Clarksons Shipping Market Outlook: Tanker Rates Could Be Heading Higher In Next 12 Months
Recently Clarksons Research published the executive summary from their forthcoming semi-annual report ‘Shipping Review & Outlook’, which will be soon be available on the Shipping Intelligence Network.
Introducing the summary, Steve Gordon, Managing Director of Clarksons Research commented, “Despite a range of economic “headwinds”, our overall earnings indicator, the ClarkSea, has continued to trend upwards this year, increasing 12% y-o-y (2018: up 13% y-o-y). In the tanker sector (up 75% ytd, albeit from a low base), our projections, recent Middle East disruption aside, suggest underlying improvements over the next twelve months, with IMO 2020 and long haul trades providing a “boost” to demand. The LPG sector is also improving (up 60% ytd) while LNG continues its expansion phase. The struggles of the first half have been replaced by a much stronger Q3 for bulkers, although some shorter term factors, including iron ore supply reactivation and scrubber retrofit, may be at play. Containership charter rates have increased since start year (up 13%), led by the larger sizes – it seems support from “non-headline” fundamentals will be needed for these trends to continue. The Ro-Ro market has eased back but cruise investment continues. Offshore has seen activity, utilisation and rates edge upwards but progress has varied and challenges remain.”
Further extracts from the report’s summary are as follows:
- Six months ago we suggested that the world economy “seemed more of a concern” and advised to monitor for “downgrades”. Developments since have added to the sense of unease. Projections for seaborne trade growth in 2019 have been downgraded to 1.7% in tonnes and 2.2% in tonne-miles (from 2.9% and 3.4% at start 2019). In tonnes terms, this would be the slowest growth environment since 2009, impacted by weakening economic conditions and issues such as the “trade war” and Vale dam collapse. For now, our 2020 projections are more positive but need to be monitored. Analysis of the complexities around the escalating “trade war” suggest that in isolation this is manageable from a shipping perspective (tariffs directly impact only 1.8% of seaborne trade and, after substitution trends, are reducing tonne-mile trade by just 0.5% in 2019). Dry bulk trade is projected to grow by a sluggish 1.3% in 2019, oil trade by 0.8% (2.9% in tonne-miles), and container trade by 2.5%. Trends in gas trade remain positive (LNG at 8%, LPG at 5%).
- Our view that shipping supply is “manageable” still holds, with fleet growth projected at 3.3% in 2019, just 2.0% in 2020 and the orderbook sitting at only 9% of the fleet. Deliveries have stabilised (forecast at 87m dwt), although the pace of recycling has slowed (12m dwt ytd, vs 31m dwt in full year 2018). Vessel time out of service for scrubber retrofit seems to be helping to reduce ‘active’ capacity, with c.1.0% of capacity absorbed on an annualised basis this year but heavily weighted towards 2H 2019 and the larger vessel sizes.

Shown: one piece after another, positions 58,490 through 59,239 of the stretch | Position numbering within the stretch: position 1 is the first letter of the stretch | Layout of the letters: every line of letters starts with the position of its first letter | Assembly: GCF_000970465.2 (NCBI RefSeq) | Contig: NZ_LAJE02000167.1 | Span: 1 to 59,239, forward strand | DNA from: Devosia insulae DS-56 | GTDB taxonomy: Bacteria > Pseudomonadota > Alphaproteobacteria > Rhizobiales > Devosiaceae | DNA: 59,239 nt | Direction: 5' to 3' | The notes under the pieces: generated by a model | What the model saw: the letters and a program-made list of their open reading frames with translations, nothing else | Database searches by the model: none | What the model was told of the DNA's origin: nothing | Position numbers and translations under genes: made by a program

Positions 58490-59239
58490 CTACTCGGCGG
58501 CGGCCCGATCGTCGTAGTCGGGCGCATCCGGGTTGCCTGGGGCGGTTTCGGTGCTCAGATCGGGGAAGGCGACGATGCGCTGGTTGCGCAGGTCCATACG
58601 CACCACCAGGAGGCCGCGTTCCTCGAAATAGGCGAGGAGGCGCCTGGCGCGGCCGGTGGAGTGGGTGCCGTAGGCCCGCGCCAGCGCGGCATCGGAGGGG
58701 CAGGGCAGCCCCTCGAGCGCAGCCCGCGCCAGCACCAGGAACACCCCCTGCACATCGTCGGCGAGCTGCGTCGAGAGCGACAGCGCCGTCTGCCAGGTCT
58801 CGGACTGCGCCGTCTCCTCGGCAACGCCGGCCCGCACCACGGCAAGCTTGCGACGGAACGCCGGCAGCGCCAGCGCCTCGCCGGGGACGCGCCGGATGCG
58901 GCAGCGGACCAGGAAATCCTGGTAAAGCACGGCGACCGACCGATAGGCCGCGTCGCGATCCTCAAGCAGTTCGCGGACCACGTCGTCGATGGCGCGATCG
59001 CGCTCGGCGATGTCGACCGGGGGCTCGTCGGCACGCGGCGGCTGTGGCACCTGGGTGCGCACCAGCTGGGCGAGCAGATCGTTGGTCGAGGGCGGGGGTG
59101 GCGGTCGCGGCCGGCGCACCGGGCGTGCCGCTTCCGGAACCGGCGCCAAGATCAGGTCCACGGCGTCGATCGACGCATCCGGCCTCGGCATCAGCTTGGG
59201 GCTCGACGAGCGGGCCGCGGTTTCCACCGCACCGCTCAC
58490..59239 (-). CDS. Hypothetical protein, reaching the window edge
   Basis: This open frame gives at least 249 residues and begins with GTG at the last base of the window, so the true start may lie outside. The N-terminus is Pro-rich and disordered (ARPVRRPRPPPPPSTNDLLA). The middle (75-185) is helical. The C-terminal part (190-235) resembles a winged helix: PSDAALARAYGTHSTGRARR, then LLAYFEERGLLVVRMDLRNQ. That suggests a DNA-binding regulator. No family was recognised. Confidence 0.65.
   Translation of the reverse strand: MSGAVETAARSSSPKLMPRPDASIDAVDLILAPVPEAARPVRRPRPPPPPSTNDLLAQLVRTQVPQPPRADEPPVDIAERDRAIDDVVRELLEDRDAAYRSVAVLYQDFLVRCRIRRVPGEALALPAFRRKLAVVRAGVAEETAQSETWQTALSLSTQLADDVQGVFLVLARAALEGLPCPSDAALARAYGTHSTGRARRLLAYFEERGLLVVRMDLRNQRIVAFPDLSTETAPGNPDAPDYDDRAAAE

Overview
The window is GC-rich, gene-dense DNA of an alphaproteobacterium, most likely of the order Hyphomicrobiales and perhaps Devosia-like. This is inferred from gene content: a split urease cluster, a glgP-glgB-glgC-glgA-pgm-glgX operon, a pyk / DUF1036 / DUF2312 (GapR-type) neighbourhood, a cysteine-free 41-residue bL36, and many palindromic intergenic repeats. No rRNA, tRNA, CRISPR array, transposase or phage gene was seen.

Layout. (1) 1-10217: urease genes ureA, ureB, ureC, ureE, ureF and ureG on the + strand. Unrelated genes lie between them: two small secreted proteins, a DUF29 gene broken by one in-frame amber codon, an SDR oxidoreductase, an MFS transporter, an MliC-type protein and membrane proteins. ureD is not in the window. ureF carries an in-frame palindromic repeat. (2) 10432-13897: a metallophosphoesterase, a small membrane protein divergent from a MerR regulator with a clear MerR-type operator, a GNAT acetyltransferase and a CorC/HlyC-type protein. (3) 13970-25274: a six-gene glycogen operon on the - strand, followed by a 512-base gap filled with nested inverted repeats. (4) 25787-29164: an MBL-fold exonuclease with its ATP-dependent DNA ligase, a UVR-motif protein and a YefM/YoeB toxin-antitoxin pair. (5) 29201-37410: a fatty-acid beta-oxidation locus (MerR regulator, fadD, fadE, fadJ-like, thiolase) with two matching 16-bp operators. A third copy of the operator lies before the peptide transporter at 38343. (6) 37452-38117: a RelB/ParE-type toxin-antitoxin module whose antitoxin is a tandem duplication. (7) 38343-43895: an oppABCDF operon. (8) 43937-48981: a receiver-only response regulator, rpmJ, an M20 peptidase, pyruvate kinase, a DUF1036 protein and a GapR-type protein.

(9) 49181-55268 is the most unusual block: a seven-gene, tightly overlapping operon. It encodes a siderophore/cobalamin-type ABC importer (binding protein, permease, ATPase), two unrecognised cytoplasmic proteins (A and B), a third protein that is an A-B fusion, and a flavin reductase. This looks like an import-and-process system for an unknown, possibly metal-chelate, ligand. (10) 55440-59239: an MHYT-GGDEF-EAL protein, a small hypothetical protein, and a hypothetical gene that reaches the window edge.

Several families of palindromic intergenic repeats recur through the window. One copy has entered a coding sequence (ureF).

- Newbuild ordering has been slower than expected (35m dwt ytd), with higher pricing and uncertainty over demand, regulation and technology impacting. LNG as a fuel is now dominating discussions for larger vessels. The orderbook sits at 193m dwt ($223bn), a 15-year low, with around 122 yards involved (20,000+ dwt), down from 158 (2018) and 320 (2009). Further yard consolidation is expected. S&P activity is down 18% y-o-y (47m dwt) with tanker prices trending upwards, bulker pricing easing, and premiums apparent for ‘eco’ ships. The ship finance landscape continues to evolve, with increasing regulation, bank and loan book sales, focus on “top tier” clients and a challenging refinancing market. The launch of the ‘Poseidon Principles’ increases focus on ‘green’ financing. Capital markets remain quiet.
- Environmental regulation and ‘green’ technology has begun to dominate the shipping industry agenda, particularly decarbonisation targets. The IMO 2020 sulphur cap is now months away, with fuel switching starting earlier. Our scrubber count has reached ~4,000 ships, with the share of tonnage fitted with a scrubber expected to reach 15% by end 2020. Aside from scrubber retrofit time other ‘wildcards’ may provide market upside, including changes in speed (boxships are down 2% ytd), recycling and oil trade (+1m bpd refinery throughput in 2020, net +0.3m bpd products trade). Fuel economics are firmly ‘in play’. Alternative fuels are gaining traction, principally LNG (17% of newbuild tonnage) but also LPG. Investment in digitisation and technology continues.
- Overall, shipping markets seem to be continuing to trend forwards, despite demand pressures. Limited supply growth and IMO 2020 ‘wildcards’ appear to already be having a positive impact, and may provide further support next year. However, with global economic concerns building, risk of further downgrades to demand need to be tracked closely.